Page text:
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A stockbroker is a regulated professional individual, usually associated with a brokerage firm or broker-dealer, who buys and sells stocks and other securities for both retail and institutional clients, through a stock exchange or over the counter, in return for a fee or commission. Stockbrokers are known by numerous professional designations, depending on the license they hold, the type of securities they sell, or the services they provide. In the United States, a stockbroker must pass both the Series 7 and Series 63 exams in order to be licensed. In most English speaking venues, the two word term stock broker, like stock brokerage, normally applies to the brokerage firm, rather than to the individual.
Professional titles similar to that of stockbroker include investment advisor, and financial advisor. A "financial advisor" may or may not be a stockbroker, since some Series 6 licensed individuals (who are prohibited from selling stock) go by that title. An "investment advisor", registered investment advisor, or investment advisor representative has training and capabilities similar to that of a stockbroker, but different licensing and different regulatory oversight. Many individuals hold both licenses, and might typically manage commission-based accounts as a stockbroker and fee-based accounts as an RIA investment advisor, or "IAR" investment advisor representative.
In Canada, a stockbroker is called a "Registered Representative" or an "Investment Advisor". To be licensed as a Registered Representative and thus qualified to offer investment advice and trade all instruments with the exception of derivatives, an individual employed by an IIROC member firm must have completed the Canadian Securities Course (CSC), the Conduct & Practices Handbook (CPH),and the 90 day Investment Advisor Training Program (IATP). Within 30 months of becoming licensed, the registrant is further required to meet the post-licensing proficiency requirement by passing the Wealth Management Essentials course (WME). A Registered Representative is also required to complete 30 hours of professional development (product knowledge) and 12 hours of compliance training every three year continuing education cycle as set out by the Investment Industry Regulatory Organization of Canada (IIROC). To trade options and/or futures, a Registered Representative must pass the Derivatives Fundamentals Course (DFC) in addition to the Options Licencing Course (OLC) and/or the Futures Licensing Course (FLC), or alternatively, the Derivatives Fundamentals Options Licensing Course (DFOL) for options.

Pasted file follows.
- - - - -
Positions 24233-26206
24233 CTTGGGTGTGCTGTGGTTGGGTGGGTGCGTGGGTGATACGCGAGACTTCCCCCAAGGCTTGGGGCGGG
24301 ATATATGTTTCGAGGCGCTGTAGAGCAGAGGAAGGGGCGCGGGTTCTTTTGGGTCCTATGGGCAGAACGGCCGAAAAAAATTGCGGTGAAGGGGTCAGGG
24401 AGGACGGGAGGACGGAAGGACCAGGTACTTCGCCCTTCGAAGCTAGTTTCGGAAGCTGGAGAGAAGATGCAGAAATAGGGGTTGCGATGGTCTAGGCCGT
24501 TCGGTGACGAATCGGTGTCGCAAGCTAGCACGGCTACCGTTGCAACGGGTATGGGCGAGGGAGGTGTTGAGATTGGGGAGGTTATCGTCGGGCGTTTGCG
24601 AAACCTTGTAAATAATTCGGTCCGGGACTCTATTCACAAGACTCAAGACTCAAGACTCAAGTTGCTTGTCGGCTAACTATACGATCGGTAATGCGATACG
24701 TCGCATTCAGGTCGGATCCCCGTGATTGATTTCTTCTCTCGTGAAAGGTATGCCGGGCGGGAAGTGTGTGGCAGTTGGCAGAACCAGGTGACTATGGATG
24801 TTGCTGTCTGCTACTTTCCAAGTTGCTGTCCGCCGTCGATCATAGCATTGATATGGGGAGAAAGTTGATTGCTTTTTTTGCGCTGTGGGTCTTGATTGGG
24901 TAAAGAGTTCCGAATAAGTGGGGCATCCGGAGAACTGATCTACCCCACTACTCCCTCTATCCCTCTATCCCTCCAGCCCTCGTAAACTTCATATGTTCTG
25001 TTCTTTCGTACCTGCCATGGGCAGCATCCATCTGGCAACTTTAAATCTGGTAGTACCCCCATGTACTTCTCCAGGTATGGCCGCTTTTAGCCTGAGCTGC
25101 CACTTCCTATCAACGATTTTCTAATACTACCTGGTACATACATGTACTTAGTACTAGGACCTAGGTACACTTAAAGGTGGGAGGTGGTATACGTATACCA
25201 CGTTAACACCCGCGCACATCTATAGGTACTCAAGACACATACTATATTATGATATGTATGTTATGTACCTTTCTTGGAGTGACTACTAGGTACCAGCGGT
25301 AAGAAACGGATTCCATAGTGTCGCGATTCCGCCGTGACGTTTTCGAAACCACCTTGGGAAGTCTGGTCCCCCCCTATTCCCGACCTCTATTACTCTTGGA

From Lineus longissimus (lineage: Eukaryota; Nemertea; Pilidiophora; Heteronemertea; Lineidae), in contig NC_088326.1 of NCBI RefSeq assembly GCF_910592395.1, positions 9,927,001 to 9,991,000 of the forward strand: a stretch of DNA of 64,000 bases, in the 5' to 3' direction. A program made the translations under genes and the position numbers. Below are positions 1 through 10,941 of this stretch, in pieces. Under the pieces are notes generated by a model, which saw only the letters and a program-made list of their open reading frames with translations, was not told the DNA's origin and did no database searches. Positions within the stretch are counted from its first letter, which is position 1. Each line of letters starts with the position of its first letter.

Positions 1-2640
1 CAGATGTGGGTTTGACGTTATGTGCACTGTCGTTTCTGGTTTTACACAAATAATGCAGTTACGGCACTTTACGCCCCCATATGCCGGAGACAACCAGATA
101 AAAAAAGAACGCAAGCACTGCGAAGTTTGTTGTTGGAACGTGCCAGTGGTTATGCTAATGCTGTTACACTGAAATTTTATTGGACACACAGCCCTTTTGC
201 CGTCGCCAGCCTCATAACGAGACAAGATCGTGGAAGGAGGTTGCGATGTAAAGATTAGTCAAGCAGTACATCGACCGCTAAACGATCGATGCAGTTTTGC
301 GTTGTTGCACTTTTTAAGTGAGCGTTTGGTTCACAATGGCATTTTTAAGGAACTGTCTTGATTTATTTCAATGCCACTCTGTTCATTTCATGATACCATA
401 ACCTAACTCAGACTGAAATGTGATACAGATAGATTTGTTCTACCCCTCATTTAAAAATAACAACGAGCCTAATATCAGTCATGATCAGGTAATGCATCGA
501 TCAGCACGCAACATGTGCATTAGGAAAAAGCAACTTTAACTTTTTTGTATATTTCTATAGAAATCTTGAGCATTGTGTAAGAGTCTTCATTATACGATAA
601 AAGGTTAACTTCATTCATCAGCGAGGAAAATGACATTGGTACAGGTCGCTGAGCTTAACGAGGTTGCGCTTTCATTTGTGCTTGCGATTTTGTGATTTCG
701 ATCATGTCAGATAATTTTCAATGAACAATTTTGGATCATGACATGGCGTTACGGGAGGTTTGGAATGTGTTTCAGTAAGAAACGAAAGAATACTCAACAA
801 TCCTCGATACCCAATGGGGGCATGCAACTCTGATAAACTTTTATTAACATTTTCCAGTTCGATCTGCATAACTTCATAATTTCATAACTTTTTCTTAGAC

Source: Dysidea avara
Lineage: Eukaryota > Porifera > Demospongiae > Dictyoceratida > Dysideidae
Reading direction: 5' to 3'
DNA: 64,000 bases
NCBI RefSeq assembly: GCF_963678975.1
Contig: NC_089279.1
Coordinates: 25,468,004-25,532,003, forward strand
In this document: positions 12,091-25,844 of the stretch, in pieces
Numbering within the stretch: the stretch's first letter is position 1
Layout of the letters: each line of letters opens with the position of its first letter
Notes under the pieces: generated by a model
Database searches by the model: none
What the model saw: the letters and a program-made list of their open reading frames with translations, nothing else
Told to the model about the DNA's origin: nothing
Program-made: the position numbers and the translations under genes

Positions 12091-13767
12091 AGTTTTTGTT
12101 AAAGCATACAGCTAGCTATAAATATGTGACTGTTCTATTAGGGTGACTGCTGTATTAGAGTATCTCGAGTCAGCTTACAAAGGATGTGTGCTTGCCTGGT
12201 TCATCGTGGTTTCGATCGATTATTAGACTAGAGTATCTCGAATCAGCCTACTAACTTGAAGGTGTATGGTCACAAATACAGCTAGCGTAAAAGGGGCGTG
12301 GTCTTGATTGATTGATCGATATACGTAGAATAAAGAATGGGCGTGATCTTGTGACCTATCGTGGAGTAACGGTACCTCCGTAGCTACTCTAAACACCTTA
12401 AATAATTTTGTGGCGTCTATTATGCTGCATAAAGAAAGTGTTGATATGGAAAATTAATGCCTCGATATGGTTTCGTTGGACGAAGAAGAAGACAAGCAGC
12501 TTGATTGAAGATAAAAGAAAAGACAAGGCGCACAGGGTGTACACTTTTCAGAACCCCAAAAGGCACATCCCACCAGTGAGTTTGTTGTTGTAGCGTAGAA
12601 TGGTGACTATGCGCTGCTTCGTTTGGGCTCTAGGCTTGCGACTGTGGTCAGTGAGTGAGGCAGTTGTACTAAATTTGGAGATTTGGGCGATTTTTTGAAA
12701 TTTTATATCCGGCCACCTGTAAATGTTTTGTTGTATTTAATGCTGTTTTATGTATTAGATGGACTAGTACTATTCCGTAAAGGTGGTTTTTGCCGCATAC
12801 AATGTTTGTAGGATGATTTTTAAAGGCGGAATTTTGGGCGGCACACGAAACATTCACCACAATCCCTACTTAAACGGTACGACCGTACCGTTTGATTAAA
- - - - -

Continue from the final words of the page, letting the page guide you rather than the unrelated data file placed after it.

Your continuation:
To become a representative one has to work for a licensed firm and pass 3 exams to prove one's competency. Passing a fourth exam results in obtaining a 'specialist' license. All tests can be taken with the HKSI. However, passing all tests doesn't result in automatically obtaining the license. It still needs to be approved by the financial regulatory body.
In Singapore to become a trading representative, you need to pass 4 exams from the Institute of Banking and Finance. The 4 exams are Modules 1A, 5, 6 and 6A. After you pass the exams, you need to apply for the license through MAS and SGX.
In the UK, brokers are required to pass the XII Chartered Institute for Securities & Investment Certificate in Securities, this qualification is achieved by passing two exams: Unit 1: FBI Financial regulations or Unit 10 Principles of Financial Regulation for MiFID compliant retail trading, and
Unit 2: Securities Unit 3: Derivatives or
Unit 4: for both Securities and Derivatives. Passing Unit 10 or Unit 52 identifies individuals as having attained FCA Approved Person Status.
While the term "stockbroker" is still in use, more common terms are "broker", "financial advisor", "registered rep." or simply "rep." — the latter being abbreviations of the official Financial Industry Regulatory Authority (FINRA) designation "Registered Representative," obtained by passing the FINRA General Securities Representative Exam (also known as the "Series 7 exam") and being employed ("associated with") a registered broker-dealer, also called a brokerage firm or (in the case of some larger money center broker/dealers) a "wirehouse", typically a FINRA member firm. Other FINRA licenses or series exams exist. Although individuals holding some of those licenses, such as the "Series 6", cannot be called stockbrokers since they are prohibited from selling stock and are not trained or licensed in the full array of capabilities of a Series 7 stockbroker (see list of securities examinations). Selling variable products such as a variable annuity contract or variable universal life insurance policy typically require the broker to also have one or another state insurance department licenses.
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